Medicine: Duck Duck Eggs

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Soldiers who like duck eggs had better restrain their appetites when they invade Europe or the Dutch East Indies. Duck eggs often contain a variety of Salmonella —bacteria which cause paratyphoid fevers and intestinal disorders.

Many European duck eggs are infected. About a third of the ducks in The Netherlands are carriers of Salmonella. According to Dutch law, duck eggs cannot be used in commercial preparation of food or drink, nor kept where food is being prepared, since the outsides of eggshells are even more likely to be infected than the yolks. Dutch duck eggs must be stamped: Ducks' eggs—boil for ten minutes. Germany has a similar law.

In The Netherlands East Indies, where native hens do not lay well and where imported chickens soon die from native poultry diseases, the chief egg supply is from penguin ducks (so called because they walk erect). Their eggs are also often infected with Salmonella.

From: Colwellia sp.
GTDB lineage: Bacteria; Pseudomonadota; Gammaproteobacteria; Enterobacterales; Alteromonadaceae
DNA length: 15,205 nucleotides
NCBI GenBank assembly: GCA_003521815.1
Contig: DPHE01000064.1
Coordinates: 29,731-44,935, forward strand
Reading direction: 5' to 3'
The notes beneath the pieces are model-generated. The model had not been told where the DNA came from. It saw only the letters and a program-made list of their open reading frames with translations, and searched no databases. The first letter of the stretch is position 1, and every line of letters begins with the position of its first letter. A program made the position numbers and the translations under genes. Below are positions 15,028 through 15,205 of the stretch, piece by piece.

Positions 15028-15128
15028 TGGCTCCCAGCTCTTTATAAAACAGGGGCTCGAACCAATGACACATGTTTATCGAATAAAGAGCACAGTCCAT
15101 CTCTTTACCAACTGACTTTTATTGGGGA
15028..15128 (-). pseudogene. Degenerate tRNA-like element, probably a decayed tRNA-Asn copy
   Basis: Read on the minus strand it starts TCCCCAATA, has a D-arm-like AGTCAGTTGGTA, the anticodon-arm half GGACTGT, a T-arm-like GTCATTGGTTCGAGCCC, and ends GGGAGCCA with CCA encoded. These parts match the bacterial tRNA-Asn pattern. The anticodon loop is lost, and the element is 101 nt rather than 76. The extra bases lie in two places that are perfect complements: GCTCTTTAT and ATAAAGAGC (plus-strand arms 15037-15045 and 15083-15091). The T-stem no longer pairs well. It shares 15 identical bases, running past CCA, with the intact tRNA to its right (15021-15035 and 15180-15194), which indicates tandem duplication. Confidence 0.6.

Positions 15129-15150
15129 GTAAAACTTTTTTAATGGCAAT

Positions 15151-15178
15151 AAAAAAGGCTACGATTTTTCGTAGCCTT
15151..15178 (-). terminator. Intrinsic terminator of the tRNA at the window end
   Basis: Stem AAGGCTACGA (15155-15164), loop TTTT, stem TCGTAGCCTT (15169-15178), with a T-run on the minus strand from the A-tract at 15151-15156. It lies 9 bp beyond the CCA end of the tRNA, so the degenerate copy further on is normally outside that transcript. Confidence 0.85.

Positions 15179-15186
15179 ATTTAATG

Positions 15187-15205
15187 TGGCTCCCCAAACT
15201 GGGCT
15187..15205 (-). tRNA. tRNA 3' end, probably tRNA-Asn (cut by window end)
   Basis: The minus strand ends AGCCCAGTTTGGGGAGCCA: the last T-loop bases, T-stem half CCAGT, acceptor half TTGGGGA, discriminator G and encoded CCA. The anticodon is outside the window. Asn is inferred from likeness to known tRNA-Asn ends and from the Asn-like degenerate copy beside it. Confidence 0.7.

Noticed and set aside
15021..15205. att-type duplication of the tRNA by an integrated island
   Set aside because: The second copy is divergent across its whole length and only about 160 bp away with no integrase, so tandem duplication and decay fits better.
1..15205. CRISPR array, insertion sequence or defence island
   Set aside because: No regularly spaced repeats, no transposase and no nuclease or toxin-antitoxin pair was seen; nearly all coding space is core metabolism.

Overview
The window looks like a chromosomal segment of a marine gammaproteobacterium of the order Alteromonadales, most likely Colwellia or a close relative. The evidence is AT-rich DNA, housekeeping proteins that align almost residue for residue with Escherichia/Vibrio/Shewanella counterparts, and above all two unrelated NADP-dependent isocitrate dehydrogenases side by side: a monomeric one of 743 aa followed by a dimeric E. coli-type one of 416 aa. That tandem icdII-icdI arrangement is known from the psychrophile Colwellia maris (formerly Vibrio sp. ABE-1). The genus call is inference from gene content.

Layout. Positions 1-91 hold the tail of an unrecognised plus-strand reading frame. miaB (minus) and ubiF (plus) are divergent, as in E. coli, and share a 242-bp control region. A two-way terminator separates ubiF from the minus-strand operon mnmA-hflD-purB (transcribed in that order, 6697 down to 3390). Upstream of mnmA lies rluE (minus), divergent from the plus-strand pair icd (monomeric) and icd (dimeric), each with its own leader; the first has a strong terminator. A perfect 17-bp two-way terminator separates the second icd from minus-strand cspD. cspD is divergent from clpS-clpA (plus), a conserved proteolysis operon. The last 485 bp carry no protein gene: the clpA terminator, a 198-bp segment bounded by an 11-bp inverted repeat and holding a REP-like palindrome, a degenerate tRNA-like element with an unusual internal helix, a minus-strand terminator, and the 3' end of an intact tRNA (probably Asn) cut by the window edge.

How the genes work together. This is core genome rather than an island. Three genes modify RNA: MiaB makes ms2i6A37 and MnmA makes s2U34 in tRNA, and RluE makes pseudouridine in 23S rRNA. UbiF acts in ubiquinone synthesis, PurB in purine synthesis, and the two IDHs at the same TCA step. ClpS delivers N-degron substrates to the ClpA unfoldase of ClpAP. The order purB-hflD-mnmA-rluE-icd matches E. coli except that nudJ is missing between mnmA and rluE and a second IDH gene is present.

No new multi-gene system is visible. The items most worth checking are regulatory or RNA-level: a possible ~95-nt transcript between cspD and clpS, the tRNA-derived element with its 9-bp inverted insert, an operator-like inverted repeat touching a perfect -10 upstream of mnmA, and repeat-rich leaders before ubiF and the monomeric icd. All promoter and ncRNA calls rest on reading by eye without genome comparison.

There is only one case of duck-egg Salmonella infection on record in the U.S. (in a Kansas orphanage). Reason: 1) U.S. ducks are usually Salmonella-free; 2) their eggs are seldom eaten.

There was once a salmonellosis epidemic from a pigeon-egg pudding.